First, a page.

Capital costs are one-time, fixed set-up costs incurred on the purchase of equipment or construction after which there will be only recurring operational or running costs. Operational costs include fixed costs, which recur every year, and variable costs, which are volume dependent. All of these costs must be examined when reviewing a proposal for creating an in-house 3D printing facility.
Accumulation of high-quality data on costs is difficult since without a CPT code there are multiple reimbursement pathways and no reliable, repeatable process to collect costs. For example, sometimes, the cost can be bundled in an outsourced pre-surgical process by medical device companies, with a significantly elevated price tag. (Figure 1) However, more often, researchers, providers, surgical centers, and some industrial partners have to absorb the costs of creating the 3D print. Methods to collect and document costs for every case should be employed, as each case can be considered a potential data point in a future larger scale (and possibly multicenter) clinical trial.
The cost of providing 3D printing service can range from a few hundred dollars to millions, depending on the goal of the medical/surgical center in providing such service. Modest setups for simple models for patient education could have a capital expenditure under $10,000. On the high end of the spectrum, the authors have seen a proposal for a Veterans Association facility requesting $1 million for a fully equipped in-house 3D printing service with high-capacity printers and software. This facility would be performing in-house prosthesis work with significant cost savings that would offset this high initial cost.
Although it may be simple for a hobbyist to set up a printing machine at home, in a medical facility there are many factors to consider. Utilization of this technology is relatively new. Thus, there are many potential environmental, regulatory, and legal issues yet to be properly addressed. For example, certain steps of the 3D printing process may potentially involve or create hazardous materials or work environments. Thus, upgrading facilities to handle power requirements, and ventilation and chemical handling for post-processing operations may cause a significant increase in capital funds required.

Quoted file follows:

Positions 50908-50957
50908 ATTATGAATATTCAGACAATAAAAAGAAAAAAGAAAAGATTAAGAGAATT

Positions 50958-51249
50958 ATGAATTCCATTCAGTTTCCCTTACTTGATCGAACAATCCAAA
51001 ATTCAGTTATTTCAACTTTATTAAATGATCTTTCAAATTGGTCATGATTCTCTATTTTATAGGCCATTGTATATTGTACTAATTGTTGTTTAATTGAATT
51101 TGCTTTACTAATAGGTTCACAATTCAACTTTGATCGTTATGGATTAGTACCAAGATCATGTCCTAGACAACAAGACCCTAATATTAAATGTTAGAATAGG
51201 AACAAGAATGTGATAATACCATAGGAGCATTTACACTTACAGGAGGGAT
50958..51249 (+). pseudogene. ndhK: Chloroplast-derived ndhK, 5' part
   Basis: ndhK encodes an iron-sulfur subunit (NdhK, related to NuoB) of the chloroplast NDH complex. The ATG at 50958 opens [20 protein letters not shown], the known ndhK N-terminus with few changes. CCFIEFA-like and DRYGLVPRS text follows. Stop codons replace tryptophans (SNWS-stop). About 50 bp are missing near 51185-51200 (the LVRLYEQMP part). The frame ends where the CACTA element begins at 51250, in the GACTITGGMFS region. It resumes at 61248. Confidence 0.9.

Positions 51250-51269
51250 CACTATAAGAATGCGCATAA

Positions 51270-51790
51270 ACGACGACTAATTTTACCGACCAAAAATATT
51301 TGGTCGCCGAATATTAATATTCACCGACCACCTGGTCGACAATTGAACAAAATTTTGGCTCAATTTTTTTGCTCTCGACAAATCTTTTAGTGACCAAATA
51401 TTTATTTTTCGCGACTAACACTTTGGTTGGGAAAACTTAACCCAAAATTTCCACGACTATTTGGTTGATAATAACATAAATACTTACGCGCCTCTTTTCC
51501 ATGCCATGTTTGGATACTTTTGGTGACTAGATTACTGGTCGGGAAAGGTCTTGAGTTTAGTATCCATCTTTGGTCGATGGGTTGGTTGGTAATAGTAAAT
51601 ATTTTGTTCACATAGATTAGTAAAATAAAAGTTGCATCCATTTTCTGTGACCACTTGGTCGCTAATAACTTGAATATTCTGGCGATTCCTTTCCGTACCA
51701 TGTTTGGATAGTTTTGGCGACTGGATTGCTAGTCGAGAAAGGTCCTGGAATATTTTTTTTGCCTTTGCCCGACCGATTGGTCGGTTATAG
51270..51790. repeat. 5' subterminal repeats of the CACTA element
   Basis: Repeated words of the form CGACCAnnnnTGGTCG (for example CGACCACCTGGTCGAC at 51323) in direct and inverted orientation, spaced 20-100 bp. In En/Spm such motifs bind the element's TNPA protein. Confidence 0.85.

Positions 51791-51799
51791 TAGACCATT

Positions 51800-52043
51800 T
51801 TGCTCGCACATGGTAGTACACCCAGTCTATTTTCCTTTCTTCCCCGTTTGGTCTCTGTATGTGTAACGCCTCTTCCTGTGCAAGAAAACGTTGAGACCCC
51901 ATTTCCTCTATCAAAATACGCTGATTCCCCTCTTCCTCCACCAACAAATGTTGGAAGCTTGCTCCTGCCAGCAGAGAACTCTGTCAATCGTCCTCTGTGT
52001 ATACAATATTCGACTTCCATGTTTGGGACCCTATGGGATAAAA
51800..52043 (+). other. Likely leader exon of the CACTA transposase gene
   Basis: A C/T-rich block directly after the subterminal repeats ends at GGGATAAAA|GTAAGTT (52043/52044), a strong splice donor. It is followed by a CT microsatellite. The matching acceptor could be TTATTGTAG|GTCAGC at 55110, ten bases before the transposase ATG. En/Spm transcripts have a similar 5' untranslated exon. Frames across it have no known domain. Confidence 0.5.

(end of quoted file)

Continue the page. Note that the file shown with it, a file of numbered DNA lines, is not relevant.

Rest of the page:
Capital costs include the hardware, software, and built out facilities. For a frame of reference, some sample costs to be included in a proposal for capital funding are provided:
● Imaging software
● Segmentation software
● CAD/CAM software
● Standard computer for administrative functions
● High powered computational computers
● High resolution monitors
● Fume hood/Ventilation setup
Funding is required to pay for these capital costs. Most academic hospitals can allocate existing research grants to create 3D printing service without expecting any near-term return.
Fixed costs remain constant within a range of activities but vary per unit. For example, a technician’s salary is fixed for the year. If there were two technicians, the salary fixed cost would double. The salary is not changed if the facility makes 100 or 1000 3D models.
Fixed costs to maintain a 3D printing facility include personnel salaries, equipment maintenance contracts, facility costs, training costs, cost of material, and the labor involved in creating a final clinical acceptable print.
Ongoing costs of maintaining a 3D printing facility include personnel salaries, equipment maintenance contracts, facility costs, training costs, cost of material, and the labor involved in creating a final clinical acceptable print.
The following are sample fixed costs:
● Technician and Engineer salaries
● Equipment maintenance and vendor service agreements
● High bandwidth network for file transfer
Variable costs change in direct proportion to volume.
For 3D printing, the materials are variable costs. The choice of material is huge, and the costs vary widely also. The amount of material used will also vary with each application.
If specific clinician time is charged to a project, that expense can be considered to be variable. If hourly labor was used to make the print vs. a salaried technician, it would be considered a variable cost.
In the next post, we will reveal our initial attempt in generating a financial spreadsheet that will help our audience with their own financial planning for a 3D printing service.
To be continued: